News and Updates

Meet the #BDWAbyWIM Finalists: Wink Lorch

002015 BDWAbyWIM, interviewTags: , , , , , January, 16

Wink Lorch: Second Place, Best Editorial / Opinion Piece
interview by Richard Siddle

We continue our series of interviews with the authors who came top in the 2016 awards, with a chat with wine writer Wink Lorch, runner up in our  Best Editorial/ Opinion category, who is also a BDWA winner in a past edition, who looks back over her writing career and picks out what she likes to write about and who she likes to read.


Wink Lorch
Why did you enter the BDWAs … and how did you choose which articles to enter?

“I like to support good on-line writing and was encouraged to enter. I won a prize in the first edition of the competition. As I had been employed for nine months during this period by Wine-Searcher, it was obvious to choose what I thought were some of my best pieces. I chose those that I thought were the most original.”

How did you get in to wine writing?

“I’ve always worked in wine. When I had a small business selling wine decades ago, I wrote my own wine lists, newsletters etc. Then as I moved away from wine selling and into education I approached some local papers to write a wine column. I moved on from there.”

What is your approach to wine writing … do you think you have a specific style/approach 

“My approach tends to be more educational than anything even if it’s a humorous piece. I always want to explain the story behind wines, wine regions, wine people and the wine trade.”

What do you think of wine writing in general?

“It is extremely varied in quality, both writing quality and accuracy of content. Too many people choose to write about a subject that I’ve seen written about for decades and offer nothing new on the subject. Online has given a chance for new approaches, yes, but also has encouraged bad writing.”

Who do you look up to/ enjoy reading in wine?

“Jancis Robinson MW, Eric Asimov, Jon Bonné, Andrew Jefford, and sometimes Alfonso Cevola and Simon Woolf.”

What other non-wine writers do you read regularly/ favourite magazines/ publications?

“I regularly read the magazine Intelligent Life published by the Economist group – the writing quality/content is superb.”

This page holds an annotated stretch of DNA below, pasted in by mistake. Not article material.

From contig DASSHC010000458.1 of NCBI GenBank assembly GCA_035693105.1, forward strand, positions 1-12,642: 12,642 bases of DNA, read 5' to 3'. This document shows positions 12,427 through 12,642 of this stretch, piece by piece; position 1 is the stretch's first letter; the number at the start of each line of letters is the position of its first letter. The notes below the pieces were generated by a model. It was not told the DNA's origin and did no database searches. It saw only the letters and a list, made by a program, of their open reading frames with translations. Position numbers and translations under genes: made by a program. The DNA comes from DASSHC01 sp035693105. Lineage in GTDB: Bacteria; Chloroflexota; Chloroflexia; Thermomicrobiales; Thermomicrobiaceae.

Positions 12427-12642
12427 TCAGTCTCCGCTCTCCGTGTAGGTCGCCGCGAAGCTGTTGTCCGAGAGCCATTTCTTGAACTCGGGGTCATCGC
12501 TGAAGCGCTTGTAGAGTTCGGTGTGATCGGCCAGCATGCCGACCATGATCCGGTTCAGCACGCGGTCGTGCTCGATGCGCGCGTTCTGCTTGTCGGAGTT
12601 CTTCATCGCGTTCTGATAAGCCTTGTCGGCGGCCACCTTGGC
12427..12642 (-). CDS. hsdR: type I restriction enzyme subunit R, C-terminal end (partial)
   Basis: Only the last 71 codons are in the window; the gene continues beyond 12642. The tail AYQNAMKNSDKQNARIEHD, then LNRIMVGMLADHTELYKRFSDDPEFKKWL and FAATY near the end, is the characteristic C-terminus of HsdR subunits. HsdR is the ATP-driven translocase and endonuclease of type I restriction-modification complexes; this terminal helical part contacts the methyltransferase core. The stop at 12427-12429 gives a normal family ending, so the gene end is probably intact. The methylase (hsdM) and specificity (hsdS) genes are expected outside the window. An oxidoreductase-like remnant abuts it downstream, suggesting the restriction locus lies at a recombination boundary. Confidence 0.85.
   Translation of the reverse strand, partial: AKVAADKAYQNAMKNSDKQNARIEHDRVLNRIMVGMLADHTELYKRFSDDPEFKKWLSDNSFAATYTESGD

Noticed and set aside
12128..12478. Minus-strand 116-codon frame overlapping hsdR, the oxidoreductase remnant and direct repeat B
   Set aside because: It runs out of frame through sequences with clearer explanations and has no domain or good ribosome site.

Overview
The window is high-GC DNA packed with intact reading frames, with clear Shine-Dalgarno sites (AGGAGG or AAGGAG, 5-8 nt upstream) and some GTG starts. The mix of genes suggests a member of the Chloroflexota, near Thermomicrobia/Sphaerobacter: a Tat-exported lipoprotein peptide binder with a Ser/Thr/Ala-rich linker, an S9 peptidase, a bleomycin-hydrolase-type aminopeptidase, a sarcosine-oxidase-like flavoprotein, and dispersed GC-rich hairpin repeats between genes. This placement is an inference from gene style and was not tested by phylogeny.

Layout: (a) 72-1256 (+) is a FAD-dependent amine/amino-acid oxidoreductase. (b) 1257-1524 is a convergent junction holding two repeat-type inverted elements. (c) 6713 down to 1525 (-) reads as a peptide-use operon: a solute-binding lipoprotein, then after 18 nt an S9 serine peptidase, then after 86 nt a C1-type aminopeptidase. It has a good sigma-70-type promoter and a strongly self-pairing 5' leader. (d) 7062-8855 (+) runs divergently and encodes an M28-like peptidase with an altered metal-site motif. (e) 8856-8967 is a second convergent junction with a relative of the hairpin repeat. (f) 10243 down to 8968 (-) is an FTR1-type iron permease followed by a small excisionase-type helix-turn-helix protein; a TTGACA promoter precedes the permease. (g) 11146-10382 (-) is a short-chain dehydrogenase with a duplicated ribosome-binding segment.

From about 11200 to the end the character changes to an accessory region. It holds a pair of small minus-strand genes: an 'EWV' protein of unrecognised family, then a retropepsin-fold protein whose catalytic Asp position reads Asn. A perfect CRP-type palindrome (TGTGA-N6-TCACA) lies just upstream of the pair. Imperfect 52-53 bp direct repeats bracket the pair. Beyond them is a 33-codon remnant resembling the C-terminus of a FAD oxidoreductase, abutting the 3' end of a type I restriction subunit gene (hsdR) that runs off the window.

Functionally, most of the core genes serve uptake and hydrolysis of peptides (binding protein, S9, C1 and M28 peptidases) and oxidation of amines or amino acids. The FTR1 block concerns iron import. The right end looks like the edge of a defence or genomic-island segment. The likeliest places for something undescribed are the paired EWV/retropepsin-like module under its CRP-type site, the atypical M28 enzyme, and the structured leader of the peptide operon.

Meet the #BDWAbyWIM Winners: Erika Szymanski

002015 BDWAbyWIM, interviewTags: , , , , , December, 15

Erika Szymanski: Winner, Best Investigative / Journalistic Wine Story
interview by Richard Siddle

Richard Siddle talks to Erika Szymanski whose article on “How to replicate a wine from 1,500 year-old-grape seeds” was the winner in our Investigative Investigative/Journalistic story category.

Here she explains what her motivation was for writing the article and how she went about it.


 

erika_main

Naturally Erika – photo by Guy Frederick Photography

Why did you enter the Born Digital Wine Awards?

“I think that a lot of what I write is pretty boring and the pieces I find most interesting are, I suspect, a little esoteric. I thought the winning piece was neither boring nor esoteric. Short and flippant, but maybe there’s a place for short and flippant.”

What was the motivation behind writing your winning article?

“I wrote the winning blog post in response to a number of popular news pieces anticipating the recreation of ancient wine after archaeologists discovered ancient wine grape seeds.

“That sort of nonsense is too tempting fodder for mockery to pass by. My goal is partially to help fight against the damaging speculations of bad science journalism but, if I’m honest, it’s also partially the gratification of laying out in detail why reading something makes me squirm.”

How did you get in to wine and wine writing?

“I grew up in an oenophilic household with parents who read about everything they enjoy. I picked up my father’s copy of Emile Peynaud’s Le Gout de Vin over summer vacation when I was about 13 and realised that wine was this utterly remarkable thing: very physically and sensually and intellectually and socially gratifying all at once.

“I started wine writing just for myself as a way to keep up my writing skills and as an excuse to keep reading wine microbiology and chemistry once I’d left that field, and those are still my motivations.

“My other writing life is as a PhD student who studies science communication (among other things). Sometimes the two bleed into each other a bit.”

How would you describe your style of writing?

“I’m one of a relatively few wine writers focusing on science topics, even if much of what I do these days veers into the philosophical or social.

“Among the wine science writers, I suppose you could say that I’m obnoxiously opinionated. I’ll never try to write an “objective” report of a new research study; I’m going to tell you what I think about it.

“I’d rather a writer’s inevitable biases be obvious rather than something she tries to hide. Objectivity just means that you’re not being open (with your readers, and maybe with yourself) about your values and assumptions.”